“The downward pressure put on sales reps to hit their monthly quota is so immense that it makes sales reps do some very unnatural things. If I was a VP of sales of a larger organization, I would remove monthly quotas as soon as I possibly could,” said John Barrows, CEO of JB Sales, a sales training firm.

“I would take that all off the table. If you’re falling behind, then we have more coaching, but I’m not going to sit there and say, if you don’t hit this number every single month, you’re going to get fired,” said Barrows.

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What are better ways to measure success? Enter customer metrics

If we take away the carrot of sales quotas then what are we left with? It turns out way more than what we started with. A few metrics that can reveal a seller’s performance better than just the number of closed deals:

  • Renewal/retention rates: Do customers come back for more or does loyalty fade?
  • Engagement rates: Meaningful points of engagement can be an important metric for long-term relationship building. During the pandemic, Salesforce tracked its “5 Million Zooms” dashboard to ensure a regular cadence of engagement on every account.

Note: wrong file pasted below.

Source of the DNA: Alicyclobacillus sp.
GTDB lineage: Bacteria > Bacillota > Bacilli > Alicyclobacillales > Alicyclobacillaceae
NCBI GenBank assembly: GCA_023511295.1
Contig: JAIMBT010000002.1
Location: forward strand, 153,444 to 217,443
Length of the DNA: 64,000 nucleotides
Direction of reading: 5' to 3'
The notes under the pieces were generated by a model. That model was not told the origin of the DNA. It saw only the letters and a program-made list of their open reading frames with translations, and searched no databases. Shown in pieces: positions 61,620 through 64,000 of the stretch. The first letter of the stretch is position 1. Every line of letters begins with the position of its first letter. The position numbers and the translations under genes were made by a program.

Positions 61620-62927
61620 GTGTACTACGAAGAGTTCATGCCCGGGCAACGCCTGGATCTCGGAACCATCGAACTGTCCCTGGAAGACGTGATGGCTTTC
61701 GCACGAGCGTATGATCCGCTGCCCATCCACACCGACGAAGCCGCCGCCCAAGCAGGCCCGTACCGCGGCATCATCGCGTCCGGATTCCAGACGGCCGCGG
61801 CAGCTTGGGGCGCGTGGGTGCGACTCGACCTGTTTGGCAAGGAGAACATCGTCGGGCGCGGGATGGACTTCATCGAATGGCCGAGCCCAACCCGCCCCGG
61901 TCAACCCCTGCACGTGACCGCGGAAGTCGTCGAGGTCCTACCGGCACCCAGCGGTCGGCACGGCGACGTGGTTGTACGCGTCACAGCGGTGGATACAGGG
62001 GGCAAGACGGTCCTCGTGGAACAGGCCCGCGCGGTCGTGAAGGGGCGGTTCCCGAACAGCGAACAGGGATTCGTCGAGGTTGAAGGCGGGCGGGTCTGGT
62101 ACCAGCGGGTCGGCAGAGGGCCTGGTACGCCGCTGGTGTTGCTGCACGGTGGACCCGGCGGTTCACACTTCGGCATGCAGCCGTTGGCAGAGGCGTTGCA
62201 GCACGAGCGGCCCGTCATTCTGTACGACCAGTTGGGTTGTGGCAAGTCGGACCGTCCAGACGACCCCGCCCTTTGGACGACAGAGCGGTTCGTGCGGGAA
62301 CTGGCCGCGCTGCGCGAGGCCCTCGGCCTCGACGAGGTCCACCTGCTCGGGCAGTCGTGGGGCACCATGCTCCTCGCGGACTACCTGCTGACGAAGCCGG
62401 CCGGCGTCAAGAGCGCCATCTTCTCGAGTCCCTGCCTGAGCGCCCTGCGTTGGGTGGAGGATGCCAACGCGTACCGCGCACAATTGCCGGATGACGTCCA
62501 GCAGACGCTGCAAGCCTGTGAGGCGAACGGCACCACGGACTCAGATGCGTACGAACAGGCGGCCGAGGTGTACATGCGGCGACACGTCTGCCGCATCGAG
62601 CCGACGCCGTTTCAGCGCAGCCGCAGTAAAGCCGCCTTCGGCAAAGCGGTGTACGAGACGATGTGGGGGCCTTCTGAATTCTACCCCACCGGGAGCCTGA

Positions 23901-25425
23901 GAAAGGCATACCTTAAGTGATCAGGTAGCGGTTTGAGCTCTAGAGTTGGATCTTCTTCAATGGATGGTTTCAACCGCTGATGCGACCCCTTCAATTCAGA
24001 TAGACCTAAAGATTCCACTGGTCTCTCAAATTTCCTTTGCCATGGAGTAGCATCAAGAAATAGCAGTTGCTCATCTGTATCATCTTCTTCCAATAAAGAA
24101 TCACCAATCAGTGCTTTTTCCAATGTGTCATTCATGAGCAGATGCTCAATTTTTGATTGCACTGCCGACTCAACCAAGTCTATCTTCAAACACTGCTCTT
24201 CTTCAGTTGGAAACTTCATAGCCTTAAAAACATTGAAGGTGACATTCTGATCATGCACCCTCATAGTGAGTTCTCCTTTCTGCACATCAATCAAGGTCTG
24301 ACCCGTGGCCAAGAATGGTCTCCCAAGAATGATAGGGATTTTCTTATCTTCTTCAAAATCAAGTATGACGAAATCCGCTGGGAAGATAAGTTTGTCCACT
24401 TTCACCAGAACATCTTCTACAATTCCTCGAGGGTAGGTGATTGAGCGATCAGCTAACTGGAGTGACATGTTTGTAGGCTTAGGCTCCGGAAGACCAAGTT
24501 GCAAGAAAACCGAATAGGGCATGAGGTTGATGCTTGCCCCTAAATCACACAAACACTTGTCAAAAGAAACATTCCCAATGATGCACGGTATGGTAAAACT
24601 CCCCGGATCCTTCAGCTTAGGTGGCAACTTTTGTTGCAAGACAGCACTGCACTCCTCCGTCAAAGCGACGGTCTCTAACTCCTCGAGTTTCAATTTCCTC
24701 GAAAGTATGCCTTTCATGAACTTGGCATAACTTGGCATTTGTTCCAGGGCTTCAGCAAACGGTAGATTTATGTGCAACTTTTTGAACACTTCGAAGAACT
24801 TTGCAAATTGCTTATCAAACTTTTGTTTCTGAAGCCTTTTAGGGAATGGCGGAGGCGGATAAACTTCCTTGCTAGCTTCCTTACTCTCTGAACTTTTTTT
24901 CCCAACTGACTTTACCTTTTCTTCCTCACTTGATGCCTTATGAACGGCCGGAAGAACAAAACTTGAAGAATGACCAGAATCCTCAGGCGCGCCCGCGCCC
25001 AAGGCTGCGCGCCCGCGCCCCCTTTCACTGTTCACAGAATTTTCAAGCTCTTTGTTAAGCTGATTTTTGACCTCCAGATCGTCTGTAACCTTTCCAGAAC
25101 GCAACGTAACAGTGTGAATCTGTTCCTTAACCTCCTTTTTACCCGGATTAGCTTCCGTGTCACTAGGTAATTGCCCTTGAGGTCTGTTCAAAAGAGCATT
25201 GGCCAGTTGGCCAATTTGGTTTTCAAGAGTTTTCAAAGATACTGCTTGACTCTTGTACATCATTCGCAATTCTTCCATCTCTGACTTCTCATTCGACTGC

• Adoption rates: How much time does a customer spend using your product?
  • Customer lifetime value: Do you look at the net profit you stand to gain from the future of this relationship? Or do you just look at what you could gain this quarter?
  • Customer satisfaction scores: Folks have plenty of choices when it comes to who they do business with. So do your customers like your product and you?

Cybersecurity company McAfee has been paying more attention to increased renewals as a metric, developing a “renewals engine project” that uses customer data to predict whether a renewal might be at risk.

“We want to protect our base, in other words, our renewals business,” said Jason Tompkins, director of commercial sales operations at McAfee. “It’s all about getting that 360 view of our customers.”